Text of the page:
Posted on April 23, 2014 by Barbara Polinsky | 0 Comments
Diamonds have been sparkling in jewelry since the days of the Romans. As the hardest crystal on earth, fashioning them to reveal their brilliance has been a technological challenge. From the beginning, diamonds have been valued for their extreme hardness. They were considered divine and thought to impart invincibility. Perfectly formed crystals were very rare and prized above all other possessions.
The earliest known diamonds came from India where they were used as whole uncut crystals. Perfectly symmetrical crystals with lustrous facets were the ideal. It was taboo to cut them.
Over time, as new cutting techniques were developed in Europe, the taboo against cutting diamonds fell away. Stones were cut by eye and hand resulting in idiosyncratic gems with unique shapes and irregular facets. Preservation of carat weight was often the most important consideration. These “old mine” cut diamonds were characterized by fewer and larger facets that reflected light more softly. Light was drawn into the stone and less was reflected back to the eye. The resulting gems were beautiful, lively and unique.
As new sources of supply were developed in Brazil (1730-1870), South Africa (1870 to today) and many other countries around the world, diamonds moved from the nobility to the middle classes. Though diamonds remain expensive, they are plentiful and continue to represent wealth, status and permanence. New cutting technologies have resulted in a large variety of cuts yielding truly scintillating gemstones with brilliance and fire.
Originally, diamonds were only found in India. They were uncut as jewelers did not have the technology to cut the hardest substance on earth. Minerals adhering to the crystal were simply polished off to reveal the diamond’s natural octahedral or dodecahedral shape. This basic shape was also called the “point cut”.
The first cut developed was the “table cut” where one point of the crystal was cut off to create a table facet (5 crown facets). The opposite end of the crystal may also have been cut to create a culet. In the next advance, four facets were added to the crown and pavilion to create the “single cut” (9 crown facets).
The point cut, table cut and single cut produced stones that appeared quite dark or black – not what we think of when we think of a modern diamond!
Diamond cutting technology advanced in 1475 with the invention of a cutting and polishing wheel called a scaif. This wheel was powered by hand or foot. The continuous rotary motion enabled diamond cutters to facet whole diamond crystals more easily and accurately. This led to greater creativity and more variations in cuts.
A different cutting process developed in the mid 1500’s and resulted in the rose cut. A diamond was cleaved to create a naturally faceted flat-bottomed slice to which more faceted could be added.
As diamond crystal cutting expertise grew, more facets were added in the mid 17th century. The “double cut” or “Mazarin cut” had 17 crown facets and was the first “brilliant cut” diamond. The “triple cut” or “Peruzzi” brilliant followed with 33 crown facets. These diamonds were not truly round. Their shapes still reflected the original rough crystal with rounded corners and facets that were not symmetrical. These early brilliant cuts were tall, had heavier crowns, small tables and visible culets. Conservation of mass was still of major importance. These cuts are now referred to as “cushion” or “old mine” cuts.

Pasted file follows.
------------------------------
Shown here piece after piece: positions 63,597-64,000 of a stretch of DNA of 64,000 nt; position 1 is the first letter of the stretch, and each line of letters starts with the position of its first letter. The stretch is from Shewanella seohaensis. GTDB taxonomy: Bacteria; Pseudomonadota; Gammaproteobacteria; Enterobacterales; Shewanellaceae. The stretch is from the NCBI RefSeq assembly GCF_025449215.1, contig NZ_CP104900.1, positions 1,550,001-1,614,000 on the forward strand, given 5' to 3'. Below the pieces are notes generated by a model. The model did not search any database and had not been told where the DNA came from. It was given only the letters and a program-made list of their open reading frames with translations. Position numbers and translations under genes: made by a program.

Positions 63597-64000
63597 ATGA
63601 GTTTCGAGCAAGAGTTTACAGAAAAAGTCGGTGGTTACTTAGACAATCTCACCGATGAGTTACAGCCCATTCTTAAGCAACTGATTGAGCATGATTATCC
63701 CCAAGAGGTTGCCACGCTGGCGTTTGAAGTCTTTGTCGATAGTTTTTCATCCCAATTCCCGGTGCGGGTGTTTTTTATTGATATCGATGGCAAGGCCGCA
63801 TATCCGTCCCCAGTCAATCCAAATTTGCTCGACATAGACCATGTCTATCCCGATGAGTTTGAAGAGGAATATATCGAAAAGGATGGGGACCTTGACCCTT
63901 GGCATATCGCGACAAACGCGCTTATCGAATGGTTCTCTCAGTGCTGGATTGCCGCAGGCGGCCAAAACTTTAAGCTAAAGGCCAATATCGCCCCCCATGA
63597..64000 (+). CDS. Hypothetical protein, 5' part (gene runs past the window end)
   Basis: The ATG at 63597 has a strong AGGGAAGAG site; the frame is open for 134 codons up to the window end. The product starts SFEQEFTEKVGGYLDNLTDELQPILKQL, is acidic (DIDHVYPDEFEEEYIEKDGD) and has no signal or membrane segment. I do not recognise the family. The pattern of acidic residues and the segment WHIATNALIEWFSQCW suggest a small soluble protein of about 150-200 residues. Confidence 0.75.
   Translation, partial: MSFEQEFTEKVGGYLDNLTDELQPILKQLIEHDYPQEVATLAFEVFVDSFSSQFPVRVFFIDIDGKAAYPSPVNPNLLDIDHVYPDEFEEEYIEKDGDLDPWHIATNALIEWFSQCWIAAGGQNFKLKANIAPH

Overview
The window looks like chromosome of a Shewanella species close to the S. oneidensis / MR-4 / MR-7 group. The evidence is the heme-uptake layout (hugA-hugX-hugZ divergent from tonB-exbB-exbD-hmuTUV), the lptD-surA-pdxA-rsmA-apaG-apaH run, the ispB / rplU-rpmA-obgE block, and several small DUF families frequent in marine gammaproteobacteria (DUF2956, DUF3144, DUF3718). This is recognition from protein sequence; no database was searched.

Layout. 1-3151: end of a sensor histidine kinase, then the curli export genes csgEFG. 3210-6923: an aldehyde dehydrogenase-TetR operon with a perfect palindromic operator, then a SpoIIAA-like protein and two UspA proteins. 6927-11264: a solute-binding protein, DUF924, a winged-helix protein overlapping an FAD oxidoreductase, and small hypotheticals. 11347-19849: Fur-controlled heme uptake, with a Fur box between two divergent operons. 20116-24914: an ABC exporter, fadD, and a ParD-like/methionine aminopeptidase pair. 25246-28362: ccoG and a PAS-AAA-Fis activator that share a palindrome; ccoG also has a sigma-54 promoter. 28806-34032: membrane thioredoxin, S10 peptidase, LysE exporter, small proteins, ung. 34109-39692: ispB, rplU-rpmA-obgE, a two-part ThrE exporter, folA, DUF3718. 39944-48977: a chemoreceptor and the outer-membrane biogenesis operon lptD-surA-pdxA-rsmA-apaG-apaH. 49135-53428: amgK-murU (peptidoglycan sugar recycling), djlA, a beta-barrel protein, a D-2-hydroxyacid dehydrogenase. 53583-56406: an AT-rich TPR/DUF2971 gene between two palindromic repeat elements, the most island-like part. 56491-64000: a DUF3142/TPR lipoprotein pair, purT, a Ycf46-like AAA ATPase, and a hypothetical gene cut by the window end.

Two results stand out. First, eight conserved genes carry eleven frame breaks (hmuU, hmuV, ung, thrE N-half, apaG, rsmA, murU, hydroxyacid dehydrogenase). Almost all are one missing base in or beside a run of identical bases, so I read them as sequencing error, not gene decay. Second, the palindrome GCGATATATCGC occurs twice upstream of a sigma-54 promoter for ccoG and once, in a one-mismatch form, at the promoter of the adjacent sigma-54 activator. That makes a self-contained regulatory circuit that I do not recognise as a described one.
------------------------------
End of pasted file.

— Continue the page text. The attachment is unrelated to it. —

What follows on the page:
In the late19th century, the “Old European” cut improved on the old mine cuts with true round shapes, shallower pavilions and reasonable symmetry.
Soon after the turn of the 20th century, diamond cutting technology was revolutionized. The development of electric polishing machines and motorized diamond saws combined to give the industry new precision and control. Diamonds could be cut with less loss of material. Until the motorized saw was perfected, polishing pulverized the unwanted mass and caused great loss of value. Now, chunks could be cut off and refashioned.
The modern “standard round brilliant” is the latest version of the brilliant. It is based on mathematical calculations for the ideal proportions to balance brilliance (the amount of light reflected back to the viewer) and fire or dispersion (the splitting of white light into spectral colors). This is the diamond we have come to know and love with its bright sparkle and intense play of color.
But, sometimes, we want a diamond with history. We can look back in time to find vintage stones with unique characteristics and a softer glow. Vintage stones are becoming rarer as many have been re-cut to more modern styles. But those that remain are often the best of their time as their beauty stands the test of time.
Some Barbara Michelle Jacobs custom pieces incorporating vintage diamonds.
Oval Solitaire with Branch Band
UPDATE: The Gemological Institute of America (GIA) recently created a new "Circular Brilliant" classification. Antique diamonds were cut with the intention of keeping as much of the rough stone as possible and to look brilliant under gas lighting which was in use at the time. Today, diamonds are cut to much different standards. As a result, GIA grading reports for antique stones often resulted in "poor" cut grades because lab was grading has been based on modern standards. Michelle Graff of National Jeweler recently wrote an informative article about this.